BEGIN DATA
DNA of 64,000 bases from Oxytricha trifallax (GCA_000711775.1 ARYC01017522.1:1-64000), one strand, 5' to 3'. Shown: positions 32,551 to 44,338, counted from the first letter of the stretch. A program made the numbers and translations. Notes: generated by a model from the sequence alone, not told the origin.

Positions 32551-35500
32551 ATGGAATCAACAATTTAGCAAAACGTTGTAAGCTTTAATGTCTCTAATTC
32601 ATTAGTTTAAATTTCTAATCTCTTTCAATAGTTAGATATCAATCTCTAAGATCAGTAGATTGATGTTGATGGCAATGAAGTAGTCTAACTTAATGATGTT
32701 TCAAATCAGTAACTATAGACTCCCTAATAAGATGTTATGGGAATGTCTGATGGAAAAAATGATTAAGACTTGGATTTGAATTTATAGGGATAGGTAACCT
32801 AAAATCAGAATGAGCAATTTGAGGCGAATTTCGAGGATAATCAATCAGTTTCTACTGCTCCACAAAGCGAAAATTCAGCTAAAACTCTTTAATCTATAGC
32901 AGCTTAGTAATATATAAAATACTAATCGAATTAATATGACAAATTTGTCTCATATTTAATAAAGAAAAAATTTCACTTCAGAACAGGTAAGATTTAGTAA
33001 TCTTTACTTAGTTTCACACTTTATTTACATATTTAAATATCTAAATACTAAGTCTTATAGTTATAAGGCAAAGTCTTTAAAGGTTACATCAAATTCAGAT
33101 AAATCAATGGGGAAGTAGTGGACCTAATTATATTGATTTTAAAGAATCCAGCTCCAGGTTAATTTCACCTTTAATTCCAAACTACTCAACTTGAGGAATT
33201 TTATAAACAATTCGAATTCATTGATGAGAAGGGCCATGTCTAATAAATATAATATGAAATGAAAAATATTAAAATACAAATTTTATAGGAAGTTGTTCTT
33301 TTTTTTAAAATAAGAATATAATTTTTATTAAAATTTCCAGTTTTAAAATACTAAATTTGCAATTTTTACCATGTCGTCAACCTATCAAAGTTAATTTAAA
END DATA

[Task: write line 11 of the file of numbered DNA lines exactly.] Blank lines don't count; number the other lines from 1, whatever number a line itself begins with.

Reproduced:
33301 TTTTTTAAAATAAGAATATAATTTTTATTAAAATTTCCAGTTTTAAAATACTAAATTTGCAATTTTTACCATGTCGTCAACCTATCAAAGTTAATTTAAA